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Bishop: ‘I would hate if people voted No for bigoted, nasty, bullying reasons’

Donal McKeown is calling for churchgoers to make up their own mind on what way to vote in the same-sex marriage referendum.

Bishop Donal McKeown
Bishop Donal McKeown
Image: Mark Stedman/Photocall Ireland

THE BISHOP OF Derry has said churchgoers can vote Yes in this week’s referendum on same-sex marriage ‘in good conscience’.

Donal McKeown was representing the No side this morning in a debate on Highland Radio’s Shaun Doherty Show.

He said it will be up to Irish citizens to “make up their own mind” on Friday, and “in obedience to their conscience”.

“I don’t doubt that there are many people who are practising churchgoers of whatever church background who will in conscience vote Yes, and that’s entirely up them. I’m not going to say they’re wrong.”

The Catholic Church is arguing in favour of a No vote, with letters from bishops being read out at mass across the country.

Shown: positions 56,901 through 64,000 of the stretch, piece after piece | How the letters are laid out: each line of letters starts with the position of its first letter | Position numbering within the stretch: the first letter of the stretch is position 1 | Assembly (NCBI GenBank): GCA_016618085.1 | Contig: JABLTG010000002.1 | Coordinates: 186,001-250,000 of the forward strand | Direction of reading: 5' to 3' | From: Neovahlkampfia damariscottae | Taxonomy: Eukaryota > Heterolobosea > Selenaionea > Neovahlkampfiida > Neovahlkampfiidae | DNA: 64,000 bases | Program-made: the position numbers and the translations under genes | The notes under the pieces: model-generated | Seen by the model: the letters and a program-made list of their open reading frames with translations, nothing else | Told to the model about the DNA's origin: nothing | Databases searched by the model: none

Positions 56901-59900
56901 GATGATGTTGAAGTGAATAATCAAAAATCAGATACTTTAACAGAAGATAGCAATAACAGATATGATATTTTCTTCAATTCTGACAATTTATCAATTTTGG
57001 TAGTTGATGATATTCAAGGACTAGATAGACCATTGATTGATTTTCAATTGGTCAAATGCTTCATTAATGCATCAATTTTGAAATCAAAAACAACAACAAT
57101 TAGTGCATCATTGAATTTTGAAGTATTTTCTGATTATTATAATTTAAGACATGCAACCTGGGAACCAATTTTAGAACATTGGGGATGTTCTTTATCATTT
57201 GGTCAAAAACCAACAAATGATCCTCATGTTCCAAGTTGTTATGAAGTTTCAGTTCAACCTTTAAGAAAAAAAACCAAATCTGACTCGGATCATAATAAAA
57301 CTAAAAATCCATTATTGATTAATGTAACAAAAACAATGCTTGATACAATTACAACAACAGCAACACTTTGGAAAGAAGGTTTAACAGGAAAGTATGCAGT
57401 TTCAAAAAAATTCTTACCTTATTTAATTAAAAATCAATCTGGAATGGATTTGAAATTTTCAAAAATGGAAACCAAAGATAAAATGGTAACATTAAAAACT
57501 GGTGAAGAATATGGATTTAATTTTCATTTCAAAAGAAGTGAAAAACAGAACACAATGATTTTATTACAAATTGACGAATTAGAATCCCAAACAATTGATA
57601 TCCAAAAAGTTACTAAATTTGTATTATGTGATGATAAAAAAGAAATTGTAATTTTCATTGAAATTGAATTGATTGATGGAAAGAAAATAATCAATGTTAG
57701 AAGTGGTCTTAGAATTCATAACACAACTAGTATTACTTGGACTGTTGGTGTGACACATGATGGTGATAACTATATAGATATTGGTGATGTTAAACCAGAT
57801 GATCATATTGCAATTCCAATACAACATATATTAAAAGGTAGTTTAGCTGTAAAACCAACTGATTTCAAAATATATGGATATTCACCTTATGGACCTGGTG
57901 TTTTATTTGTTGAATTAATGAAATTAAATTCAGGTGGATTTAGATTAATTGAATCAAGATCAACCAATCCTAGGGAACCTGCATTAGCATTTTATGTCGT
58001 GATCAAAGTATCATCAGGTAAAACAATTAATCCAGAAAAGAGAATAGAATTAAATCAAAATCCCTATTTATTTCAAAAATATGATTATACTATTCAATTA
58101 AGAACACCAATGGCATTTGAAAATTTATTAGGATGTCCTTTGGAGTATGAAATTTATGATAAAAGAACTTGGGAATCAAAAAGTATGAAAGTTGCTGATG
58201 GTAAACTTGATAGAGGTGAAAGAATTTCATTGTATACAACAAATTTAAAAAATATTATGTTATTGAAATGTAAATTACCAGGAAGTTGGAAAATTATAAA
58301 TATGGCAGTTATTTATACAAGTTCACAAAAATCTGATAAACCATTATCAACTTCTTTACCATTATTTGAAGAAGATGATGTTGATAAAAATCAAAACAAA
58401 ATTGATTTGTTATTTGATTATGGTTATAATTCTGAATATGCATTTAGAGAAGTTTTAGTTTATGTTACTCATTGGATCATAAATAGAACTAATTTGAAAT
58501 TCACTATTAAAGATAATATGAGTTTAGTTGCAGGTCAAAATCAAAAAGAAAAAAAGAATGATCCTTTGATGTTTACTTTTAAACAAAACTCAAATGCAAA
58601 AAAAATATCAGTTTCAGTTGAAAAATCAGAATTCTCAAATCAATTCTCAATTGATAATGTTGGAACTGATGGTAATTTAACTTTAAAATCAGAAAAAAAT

The Bishop said that “two gay men or two gay women are capable and very able to raise a child in a loving environment”, but said legalising same-sex marriage could be a “dangerous experiment”, citing concerns for the impacts on children in future.

However, McKeown stressed the public should be as informed as possible before voting either way:

People have to make their own mature decision, be it yes or be it no. I would hate for people to be voting no for bad reasons, for bigoted reasons, for nasty reasons, for bullying reasons. People have to make up their own minds and I’m quite happy that people can do that in front of God, be it yes or be it no.

Representing the Yes side in the debate was Noel Sharkey from Doctors For Yes, said he and the Bishop were not there to telling people how to vote, but to make the case for their side of the debate.

He said some priests had been in touch with him to say they would not be reading out letters by bishops on the referendum, instead believing it to be a matter of conscience for Catholics.

Sharkey said that a Yes vote is a “big ask” of the people of Ireland, but called for the “real faces” behind the issues to be considered.

“These are real people’s lives,” he said.

Read: Catholic leaders are out in force arguing against same-sex marriage >

Mary McAleese: ‘The only children affected by this referendum will be Ireland’s gay children’ >

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